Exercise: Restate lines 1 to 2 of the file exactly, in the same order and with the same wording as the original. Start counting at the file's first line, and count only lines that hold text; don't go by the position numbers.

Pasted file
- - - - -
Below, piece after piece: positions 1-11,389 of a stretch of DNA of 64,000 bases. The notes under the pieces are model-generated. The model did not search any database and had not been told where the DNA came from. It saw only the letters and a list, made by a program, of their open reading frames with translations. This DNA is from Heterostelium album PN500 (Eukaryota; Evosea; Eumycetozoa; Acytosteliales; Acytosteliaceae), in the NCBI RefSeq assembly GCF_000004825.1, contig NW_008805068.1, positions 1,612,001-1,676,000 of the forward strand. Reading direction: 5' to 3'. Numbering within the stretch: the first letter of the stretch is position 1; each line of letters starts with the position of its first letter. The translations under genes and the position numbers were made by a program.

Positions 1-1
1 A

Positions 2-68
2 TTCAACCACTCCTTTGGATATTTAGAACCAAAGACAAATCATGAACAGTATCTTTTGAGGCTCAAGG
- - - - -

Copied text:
Below, piece after piece: positions 1-11,389 of a stretch of DNA of 64,000 bases. The notes under the pieces are model-generated. The model did not search any database and had not been told where the DNA came from. It saw only the letters and a list, made by a program, of their open reading frames with translations. This DNA is from Heterostelium album PN500 (Eukaryota; Evosea; Eumycetozoa; Acytosteliales; Acytosteliaceae), in the NCBI RefSeq assembly GCF_000004825.1, contig NW_008805068.1, positions 1,612,001-1,676,000 of the forward strand. Reading direction: 5' to 3'. Numbering within the stretch: the first letter of the stretch is position 1; each line of letters starts with the position of its first letter. The translations under genes and the position numbers were made by a program.

Positions 1-1